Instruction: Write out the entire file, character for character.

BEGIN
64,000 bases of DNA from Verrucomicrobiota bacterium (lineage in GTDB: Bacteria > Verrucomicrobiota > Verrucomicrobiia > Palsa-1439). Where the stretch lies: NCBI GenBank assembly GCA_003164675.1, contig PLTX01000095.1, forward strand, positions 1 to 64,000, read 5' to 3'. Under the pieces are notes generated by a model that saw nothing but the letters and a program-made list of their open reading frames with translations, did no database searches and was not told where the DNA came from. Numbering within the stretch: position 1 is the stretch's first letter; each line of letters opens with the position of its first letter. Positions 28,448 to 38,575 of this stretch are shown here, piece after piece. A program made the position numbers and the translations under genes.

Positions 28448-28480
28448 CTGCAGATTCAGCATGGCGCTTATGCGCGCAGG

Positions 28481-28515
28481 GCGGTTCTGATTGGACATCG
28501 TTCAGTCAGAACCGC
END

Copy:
64,000 bases of DNA from Verrucomicrobiota bacterium (lineage in GTDB: Bacteria > Verrucomicrobiota > Verrucomicrobiia > Palsa-1439). Where the stretch lies: NCBI GenBank assembly GCA_003164675.1, contig PLTX01000095.1, forward strand, positions 1 to 64,000, read 5' to 3'. Under the pieces are notes generated by a model that saw nothing but the letters and a program-made list of their open reading frames with translations, did no database searches and was not told where the DNA came from. Numbering within the stretch: position 1 is the stretch's first letter; each line of letters opens with the position of its first letter. Positions 28,448 to 38,575 of this stretch are shown here, piece after piece. A program made the position numbers and the translations under genes.

Positions 28448-28480
28448 CTGCAGATTCAGCATGGCGCTTATGCGCGCAGG

Positions 28481-28515
28481 GCGGTTCTGATTGGACATCG
28501 TTCAGTCAGAACCGC